To follow up on Catherine’s comment, “Walmart has tried before to win an upscale customer with little success”: Over the past 10-15 years Walmart has had a vision in place to expand the base to bring in deeper-pocketed consumers for at least an occasional Walmart store visit, etc. (To include, I recall, sponsoring a full-fashion spread in Vogue magazine touting that “EDLP Back to School Fashion” can indeed be fashionable). The material differences between those brand extension one-off marketing attempts of the past and a more focused strategy now: 1) Millennials and Gen-Z (and their collective present and future-forward buying-power); 2) Technology ("Amazon Affect"); and 3) Customer Data ("Amazon Affect"). Walmart needs #1 to grow and without the right plans in place for #2 and #3, they can’t bring #1 home at any real scale, etc. This all feeds in to CEO Doug McMillon’s strategy of helping enable the brand to expand beyond the core customer base by building trust and loyalty through data refinement and enabling an ever-improving shopper experience, and eventually data-enabled personalization. By building this strategy through Store No. 8, Walmart Labs and Silicon Valley, the rest of the organization can keep a focus on meeting the needs of that core customer.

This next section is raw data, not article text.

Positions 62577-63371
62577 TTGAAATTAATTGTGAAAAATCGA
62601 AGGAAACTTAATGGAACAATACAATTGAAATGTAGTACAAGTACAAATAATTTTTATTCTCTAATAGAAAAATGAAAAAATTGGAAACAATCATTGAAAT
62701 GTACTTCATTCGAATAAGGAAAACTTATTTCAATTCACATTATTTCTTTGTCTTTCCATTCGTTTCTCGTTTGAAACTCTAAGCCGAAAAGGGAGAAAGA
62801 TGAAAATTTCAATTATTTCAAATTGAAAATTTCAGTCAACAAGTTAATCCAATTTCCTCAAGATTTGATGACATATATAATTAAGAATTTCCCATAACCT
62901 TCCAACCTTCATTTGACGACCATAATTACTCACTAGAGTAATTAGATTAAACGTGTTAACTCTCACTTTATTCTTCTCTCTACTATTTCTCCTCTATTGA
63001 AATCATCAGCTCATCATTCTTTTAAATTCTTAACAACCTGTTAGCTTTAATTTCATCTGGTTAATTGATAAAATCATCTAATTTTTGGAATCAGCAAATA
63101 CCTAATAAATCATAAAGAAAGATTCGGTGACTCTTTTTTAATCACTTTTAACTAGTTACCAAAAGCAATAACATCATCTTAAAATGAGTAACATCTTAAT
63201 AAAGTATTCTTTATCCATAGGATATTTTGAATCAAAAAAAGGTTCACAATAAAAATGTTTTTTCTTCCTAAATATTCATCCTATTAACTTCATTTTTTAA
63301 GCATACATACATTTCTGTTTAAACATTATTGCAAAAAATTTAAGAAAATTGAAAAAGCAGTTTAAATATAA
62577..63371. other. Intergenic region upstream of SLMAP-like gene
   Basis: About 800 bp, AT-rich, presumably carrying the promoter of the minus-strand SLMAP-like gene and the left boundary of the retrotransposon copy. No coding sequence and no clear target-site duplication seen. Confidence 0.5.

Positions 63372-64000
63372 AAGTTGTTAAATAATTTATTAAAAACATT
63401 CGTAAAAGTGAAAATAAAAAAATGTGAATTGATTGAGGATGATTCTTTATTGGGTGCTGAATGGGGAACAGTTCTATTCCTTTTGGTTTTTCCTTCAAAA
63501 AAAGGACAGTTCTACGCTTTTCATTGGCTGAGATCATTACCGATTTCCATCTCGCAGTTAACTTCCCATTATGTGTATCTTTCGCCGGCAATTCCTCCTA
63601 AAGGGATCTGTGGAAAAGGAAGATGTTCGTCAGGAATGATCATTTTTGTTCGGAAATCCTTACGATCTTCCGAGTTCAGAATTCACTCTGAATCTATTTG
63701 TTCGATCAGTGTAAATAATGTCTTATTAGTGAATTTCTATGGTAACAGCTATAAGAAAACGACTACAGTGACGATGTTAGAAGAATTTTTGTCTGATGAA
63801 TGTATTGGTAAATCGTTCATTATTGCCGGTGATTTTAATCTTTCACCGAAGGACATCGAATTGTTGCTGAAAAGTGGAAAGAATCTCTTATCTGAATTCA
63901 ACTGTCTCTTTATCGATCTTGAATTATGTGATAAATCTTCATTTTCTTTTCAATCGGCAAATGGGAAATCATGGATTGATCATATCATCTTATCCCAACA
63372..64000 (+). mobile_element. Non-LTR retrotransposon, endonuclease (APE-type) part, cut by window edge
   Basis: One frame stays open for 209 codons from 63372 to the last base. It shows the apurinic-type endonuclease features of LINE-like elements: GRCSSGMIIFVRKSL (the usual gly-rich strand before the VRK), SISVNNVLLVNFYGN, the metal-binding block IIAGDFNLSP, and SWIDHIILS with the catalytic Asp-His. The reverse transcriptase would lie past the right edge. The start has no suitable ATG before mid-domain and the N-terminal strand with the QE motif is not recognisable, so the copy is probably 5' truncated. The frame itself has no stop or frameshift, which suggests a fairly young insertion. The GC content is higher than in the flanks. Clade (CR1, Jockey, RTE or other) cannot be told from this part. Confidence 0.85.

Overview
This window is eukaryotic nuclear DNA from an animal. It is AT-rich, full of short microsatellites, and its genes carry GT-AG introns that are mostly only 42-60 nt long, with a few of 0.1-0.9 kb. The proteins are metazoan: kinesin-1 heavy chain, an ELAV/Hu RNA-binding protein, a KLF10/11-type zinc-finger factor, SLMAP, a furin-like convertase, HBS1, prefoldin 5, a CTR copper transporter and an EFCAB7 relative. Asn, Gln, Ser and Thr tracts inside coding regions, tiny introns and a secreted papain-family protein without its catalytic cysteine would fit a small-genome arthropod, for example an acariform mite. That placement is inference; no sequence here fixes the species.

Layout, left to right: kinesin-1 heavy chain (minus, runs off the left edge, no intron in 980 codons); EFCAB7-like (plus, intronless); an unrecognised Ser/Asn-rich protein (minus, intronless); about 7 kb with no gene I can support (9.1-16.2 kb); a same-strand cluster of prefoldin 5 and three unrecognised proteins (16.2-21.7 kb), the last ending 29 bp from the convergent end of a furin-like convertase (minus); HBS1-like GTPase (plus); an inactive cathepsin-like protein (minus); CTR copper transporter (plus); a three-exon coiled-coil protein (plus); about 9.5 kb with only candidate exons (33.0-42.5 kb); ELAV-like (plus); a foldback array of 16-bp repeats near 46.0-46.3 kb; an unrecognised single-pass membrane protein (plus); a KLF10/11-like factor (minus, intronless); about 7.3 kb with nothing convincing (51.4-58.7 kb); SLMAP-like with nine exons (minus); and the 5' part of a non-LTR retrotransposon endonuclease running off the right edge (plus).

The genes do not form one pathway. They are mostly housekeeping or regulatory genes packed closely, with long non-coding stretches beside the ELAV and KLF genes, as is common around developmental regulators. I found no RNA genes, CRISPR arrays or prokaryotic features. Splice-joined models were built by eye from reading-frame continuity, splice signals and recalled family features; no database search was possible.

• Posted on: 11/30/2017

    It’s good to be Home Depot

    Home Depot has been a good retail example in terms of executing a leadership vision to leverage technology and manage data to improve the customer experience (for both sides of their business: consumer and contractor, etc.). Most specifically on the consumer side: concentrating on how to make the very large box, concrete floor, impersonal shopping experience more inviting to female consumers (who traditionally favored the home improvement shopping experience at the other big box competitor).